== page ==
The provisions of any contract under this chapter which relate to the nature or extent of coverage or benefits (including payments with respect to benefits) shall supersede and preempt any state of local law, or any regulation issued thereunder, which relates to health insurance or plans to the extent that such law or regulation is inconsistent with such contractual provisions.

5 U.S.C. § 8902(m)(1).

In determining whether a certain state action is preempted by federal law, one must look to the congressional *298 intent underlying the federal law. Allis-Chalmers Corp. v. Lueck, 471 U.S. 202, 208, 105 S. Ct. 1904, 1910, 85 L. Ed. 2d 206 (1985) (citations omitted); Silkwood v. KerrMcGee Corp., 464 U.S. 238, 248, 104 S. Ct. 615, 621, 78 L. Ed. 2d 443 (1984). When Congress does not state explicitly the extent to which it intends to preempt state law, "courts sustain a local regulation `unless it conflicts with federal law or would frustrate the federal scheme, or unless the courts discern from the totality of the circumstances that Congress sought to occupy the field to the exclusion of the States.'" Allis-Chalmers Corp., supra (quoting Malone v. White Motor Corp., 435 U.S. 497, 504, 98 S. Ct. 1185, 1190, 55 L. Ed. 2d 443 (1978)).

"The policy underlying section 8902(m)(1) is to ensure uniformity in the administration of FEHBA benefits." Hayes v. Prudential Ins. Co. of America, 819 F.2d 921, 925 (9th Cir.1987) (citing H.R.Rep. No. 282, 95th Cong., 1st Sess. 1, 4 (1977)), cert. denied, 484 U.S. 1060, 108 S. Ct. 1014, 98 L. Ed. 2d 980 (1988). See Blue Cross & Blue Shield of Fla. v. Dept. of Banking, 613 F. Supp. 188, 192-193 (D.C.Fla. 1985) (discussion of legislative history of the preemption provision of the FEHBA), aff'd, 791 F.2d 1501 (11th Cir. 1986), reh'g denied, 797 F.2d 982 (11th Cir.1986); Hartenstine v. Superior Court, 196 Cal. App. 3d 206, 220, 241 Cal. Rptr. 756, 765 (1987) (discussing OPM's belief that state law claims should be preempted because the imposition of varying state law requirements would undermine the purposes and objectives of the FEHBA), cert. denied, 488 U.S. 899, 109 S. Ct. 245, 102 L. Ed. 2d 234 (1988).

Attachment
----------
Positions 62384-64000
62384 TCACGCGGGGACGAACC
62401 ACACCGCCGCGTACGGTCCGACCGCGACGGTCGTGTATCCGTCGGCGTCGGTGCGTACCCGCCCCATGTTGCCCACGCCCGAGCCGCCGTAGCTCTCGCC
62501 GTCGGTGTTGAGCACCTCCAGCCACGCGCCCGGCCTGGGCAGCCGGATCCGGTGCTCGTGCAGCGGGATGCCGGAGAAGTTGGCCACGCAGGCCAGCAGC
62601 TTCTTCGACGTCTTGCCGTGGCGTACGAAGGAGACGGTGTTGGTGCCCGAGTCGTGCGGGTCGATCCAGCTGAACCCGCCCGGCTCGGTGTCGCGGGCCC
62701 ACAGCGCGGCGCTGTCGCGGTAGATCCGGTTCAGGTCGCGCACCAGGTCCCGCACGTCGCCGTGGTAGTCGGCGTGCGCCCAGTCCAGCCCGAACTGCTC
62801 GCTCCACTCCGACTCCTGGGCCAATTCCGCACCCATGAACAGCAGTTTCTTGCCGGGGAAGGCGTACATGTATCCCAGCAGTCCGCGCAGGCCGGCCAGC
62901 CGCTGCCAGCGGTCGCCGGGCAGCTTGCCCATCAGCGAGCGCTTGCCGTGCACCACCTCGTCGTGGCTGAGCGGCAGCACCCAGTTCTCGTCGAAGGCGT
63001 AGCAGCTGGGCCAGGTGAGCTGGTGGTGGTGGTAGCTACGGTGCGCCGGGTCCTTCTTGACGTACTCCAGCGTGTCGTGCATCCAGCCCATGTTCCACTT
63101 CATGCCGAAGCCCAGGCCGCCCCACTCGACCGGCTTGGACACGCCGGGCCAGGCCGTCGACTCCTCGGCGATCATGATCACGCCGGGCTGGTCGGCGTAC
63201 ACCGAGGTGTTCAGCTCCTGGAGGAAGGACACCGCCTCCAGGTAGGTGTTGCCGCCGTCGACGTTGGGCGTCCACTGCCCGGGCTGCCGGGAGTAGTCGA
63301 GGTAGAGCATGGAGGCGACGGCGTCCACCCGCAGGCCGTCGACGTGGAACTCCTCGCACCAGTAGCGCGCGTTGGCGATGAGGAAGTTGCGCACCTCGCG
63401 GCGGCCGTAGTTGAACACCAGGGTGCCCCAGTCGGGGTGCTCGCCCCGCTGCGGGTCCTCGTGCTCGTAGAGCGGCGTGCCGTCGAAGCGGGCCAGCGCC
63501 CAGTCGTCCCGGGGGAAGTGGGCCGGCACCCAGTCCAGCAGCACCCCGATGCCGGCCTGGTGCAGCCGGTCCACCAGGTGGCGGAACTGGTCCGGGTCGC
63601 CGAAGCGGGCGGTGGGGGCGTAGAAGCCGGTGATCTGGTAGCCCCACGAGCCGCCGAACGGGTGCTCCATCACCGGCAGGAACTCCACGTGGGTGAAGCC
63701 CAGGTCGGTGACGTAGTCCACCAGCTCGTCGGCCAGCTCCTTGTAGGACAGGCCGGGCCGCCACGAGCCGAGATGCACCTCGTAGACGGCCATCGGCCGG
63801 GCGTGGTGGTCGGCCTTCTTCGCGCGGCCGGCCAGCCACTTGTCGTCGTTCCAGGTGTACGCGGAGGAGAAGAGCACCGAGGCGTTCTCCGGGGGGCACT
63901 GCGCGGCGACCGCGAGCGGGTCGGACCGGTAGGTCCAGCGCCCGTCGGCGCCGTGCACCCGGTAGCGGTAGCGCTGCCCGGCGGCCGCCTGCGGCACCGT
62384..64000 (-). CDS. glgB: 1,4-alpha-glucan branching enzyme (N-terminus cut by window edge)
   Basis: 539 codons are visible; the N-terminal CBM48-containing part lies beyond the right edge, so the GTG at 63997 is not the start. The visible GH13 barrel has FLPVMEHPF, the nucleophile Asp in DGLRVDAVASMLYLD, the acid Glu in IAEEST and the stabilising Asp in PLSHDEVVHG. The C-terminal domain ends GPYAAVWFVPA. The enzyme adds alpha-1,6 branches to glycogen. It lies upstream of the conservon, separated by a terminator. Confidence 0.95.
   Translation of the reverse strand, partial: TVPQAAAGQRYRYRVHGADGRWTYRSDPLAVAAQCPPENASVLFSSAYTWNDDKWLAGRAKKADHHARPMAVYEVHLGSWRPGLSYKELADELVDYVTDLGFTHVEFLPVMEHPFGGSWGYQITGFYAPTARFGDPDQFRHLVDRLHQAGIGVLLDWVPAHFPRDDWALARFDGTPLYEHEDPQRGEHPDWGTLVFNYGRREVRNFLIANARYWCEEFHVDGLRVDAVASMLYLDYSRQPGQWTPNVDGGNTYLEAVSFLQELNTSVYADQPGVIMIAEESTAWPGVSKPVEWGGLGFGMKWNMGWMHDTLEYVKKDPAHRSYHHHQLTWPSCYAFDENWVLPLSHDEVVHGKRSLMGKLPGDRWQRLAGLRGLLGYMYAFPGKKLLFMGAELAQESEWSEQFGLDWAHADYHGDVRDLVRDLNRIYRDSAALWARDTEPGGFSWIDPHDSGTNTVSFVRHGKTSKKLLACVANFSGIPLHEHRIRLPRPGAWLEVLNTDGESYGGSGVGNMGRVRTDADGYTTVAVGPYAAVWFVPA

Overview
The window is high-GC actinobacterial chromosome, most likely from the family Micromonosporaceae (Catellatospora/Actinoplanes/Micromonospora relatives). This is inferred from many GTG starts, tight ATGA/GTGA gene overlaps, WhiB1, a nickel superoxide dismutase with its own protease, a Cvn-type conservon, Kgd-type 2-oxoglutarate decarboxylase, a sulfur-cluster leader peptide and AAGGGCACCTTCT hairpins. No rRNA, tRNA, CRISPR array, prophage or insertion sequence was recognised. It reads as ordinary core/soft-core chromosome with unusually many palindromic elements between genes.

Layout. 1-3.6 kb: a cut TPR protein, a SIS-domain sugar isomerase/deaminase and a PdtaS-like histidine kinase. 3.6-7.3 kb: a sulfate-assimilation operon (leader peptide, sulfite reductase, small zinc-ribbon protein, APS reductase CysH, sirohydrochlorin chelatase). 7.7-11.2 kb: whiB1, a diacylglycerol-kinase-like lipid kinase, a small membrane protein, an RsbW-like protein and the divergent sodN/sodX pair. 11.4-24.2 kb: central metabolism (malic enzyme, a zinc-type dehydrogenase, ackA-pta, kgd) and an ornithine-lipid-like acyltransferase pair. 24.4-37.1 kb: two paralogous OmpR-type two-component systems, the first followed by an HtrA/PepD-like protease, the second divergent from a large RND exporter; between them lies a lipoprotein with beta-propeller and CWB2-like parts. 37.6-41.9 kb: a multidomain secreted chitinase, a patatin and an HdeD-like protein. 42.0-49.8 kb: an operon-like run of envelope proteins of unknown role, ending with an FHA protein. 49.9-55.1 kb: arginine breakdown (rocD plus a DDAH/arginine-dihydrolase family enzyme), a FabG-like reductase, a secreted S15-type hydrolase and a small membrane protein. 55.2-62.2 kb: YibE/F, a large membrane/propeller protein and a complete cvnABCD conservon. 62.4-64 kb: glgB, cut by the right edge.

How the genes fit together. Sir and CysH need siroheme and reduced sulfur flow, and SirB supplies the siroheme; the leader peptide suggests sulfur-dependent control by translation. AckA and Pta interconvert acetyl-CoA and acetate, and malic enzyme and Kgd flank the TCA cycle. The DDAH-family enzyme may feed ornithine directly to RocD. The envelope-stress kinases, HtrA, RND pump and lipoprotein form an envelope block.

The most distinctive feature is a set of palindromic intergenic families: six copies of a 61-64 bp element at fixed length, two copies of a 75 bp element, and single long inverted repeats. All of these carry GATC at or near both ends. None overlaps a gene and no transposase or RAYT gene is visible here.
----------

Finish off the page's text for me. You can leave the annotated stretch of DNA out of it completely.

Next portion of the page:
Although an issue of first impression for Pennsylvania courts, the question of the preemptive effect of FEHBA has been addressed by other jurisdictions. For example, in Myers v. U.S., 767 F.2d 1072, 1074 (4th Cir.1985), the Court of Appeals for the Fourth Circuit held that a state law purportedly allowing recovery of attorney's fees in an action involving a health benefit plan was preempted by the FEHBA because the terms of the health plan contract did not provide for attorney's fees. Similarly, in Hayes v. *299 Prudential Ins. Co. of America, 819 F.2d 921, 925 (9th Cir.1987), cert. denied, 484 U.S. 1060, 108 S. Ct. 1014, 98 L. Ed. 2d 980 (1988), the Court of Appeals for the Ninth Circuit held that state law causes of action for breach of duty of good faith and fair dealing and breach of California Insurance Code section 790.03 were preempted by the FEHBA. The court rejected the distinction drawn by the plaintiff between a claim relating to the manner in which the defendant processed his benefits and a claim relating to the "nature or extent of coverage of benefits." The Ninth Circuit reasoned that "tort claims arising out of the manner in which a benefit claim is handled are not separable from the terms of the contract." Id. at 926 (citing Allis-Chalmers Corp. v. Lueck, 471 U.S. 202, 213-20, 105 S. Ct. 1904, 1912-16, 85 L. Ed. 2d 206 (1985)). Further, the court held that "[b]ecause the state law claims invariably expand appellees' obligations under the terms of the Plan, the claims are inconsistent with the Plan and, hence, preempted under § 8902(m)(1)." Id. See also Myers, supra ("a state law which purports to allow recovery of additional benefits not contemplated by a federal insurance contract must be deemed inconsistent.")